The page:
Women and Adversity:
Sarah Jane S. T. Garnet
Cofounder of Equal Suffrage League of Brooklyn
Sarah Jane Smith Thompson Garnet argued that it was undemocratic to deny women the vote because they “had the same human intellectual and spiritual capabilities as men.”
Garnet had a distinguished career as an activist and an educator. She was a teacher’s assistant when she was fourteen years old. In 1854 she taught at the African Free School of Williamsburg, New York, now part of Brooklyn, New York. In 1863 she was appointed principal of Grammar School No. 4, the first Black principal in the New York public school system. She then became principal of Public School No. 80 and remained in that position until she retired in 1900. She advocated for Black teachers throughout her career and fought for equal pay for equal work.
Sarah Jane Smith was born July 30, 1831 in Queens County, New York, the first of 11 children. Her parents, Sylvanus and Ann Smith, claimed Native American heritage as well as African and European roots. The family made a good living from farming. Sarah’s grandmother taught her elementary school subjects until Sarah went to New York public schools, where she was tapped for the teaching assistant position. Sarah’s sister, Susan Smith McKinney Steward, was the first Black woman in New York State to earn a medical degree.
Sarah married James Thompson (sometimes referred to as James Tompkins). Their two children did not live to adulthood. Sarah continued her career in teaching, and from 1883 to 1911 she also owned a seamstress shop in her home. James died in the late 1860s, and Sarah married the abolitionist Henry Garnet in 1879. Henry became ambassador to Liberia, but the couple had separated, so he went there alone. He died in Monrovia in 1882. Sarah then became even more active in the suffrage movement.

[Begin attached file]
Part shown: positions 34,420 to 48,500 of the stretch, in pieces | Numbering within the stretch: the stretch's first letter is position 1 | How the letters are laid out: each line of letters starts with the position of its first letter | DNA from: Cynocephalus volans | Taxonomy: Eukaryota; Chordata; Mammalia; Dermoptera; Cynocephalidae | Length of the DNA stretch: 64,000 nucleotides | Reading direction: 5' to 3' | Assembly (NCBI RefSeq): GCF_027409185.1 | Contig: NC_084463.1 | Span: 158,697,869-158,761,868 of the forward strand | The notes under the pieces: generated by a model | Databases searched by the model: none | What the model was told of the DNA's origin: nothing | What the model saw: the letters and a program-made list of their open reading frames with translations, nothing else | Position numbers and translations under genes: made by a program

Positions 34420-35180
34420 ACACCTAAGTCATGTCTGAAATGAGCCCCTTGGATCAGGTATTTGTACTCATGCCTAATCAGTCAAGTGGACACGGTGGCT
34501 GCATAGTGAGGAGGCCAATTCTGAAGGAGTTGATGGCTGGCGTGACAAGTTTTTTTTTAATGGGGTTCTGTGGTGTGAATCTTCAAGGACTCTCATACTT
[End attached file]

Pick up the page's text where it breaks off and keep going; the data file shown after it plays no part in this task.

She and her sister Susan founded the Colored Women’s Equal Suffrage League of Brooklyn in the late 1880s, which became affiliated with the National Association of Colored Women (NACW). Garnet advocated for civil rights and equal rights for all people, and the Equal Suffrage League invited White suffragists to its meetings. On the other hand, White suffragists ignored and excluded Black suffragists from their ranks. As a member of the NACW, Garnet was head of the suffrage division. She educated members about women suffrage, distributed literature, and gave speeches.
In 1911, Sarah and Susan went to the University of London to attend the first meeting of the Universal Races Congress. Steward presented a paper titled “Colored American Women.” When the sisters returned, the Suffrage League held a welcome reception on September 7 at Garnet’s home, and the two discussed what they had learned in London.
Ten days later on September 17, 1911, Sarah died at her home. She was 80 years old.
Biographical Sketch of Sarah Jane Smith Thompson Garnet | Alexander Street, a ProQuest Company
Sarah J. Garnet (U.S. National Park Service) (nps.gov)
Sarah J. Smith Tompkins Garnet (1831-1911) • (blackpast.org)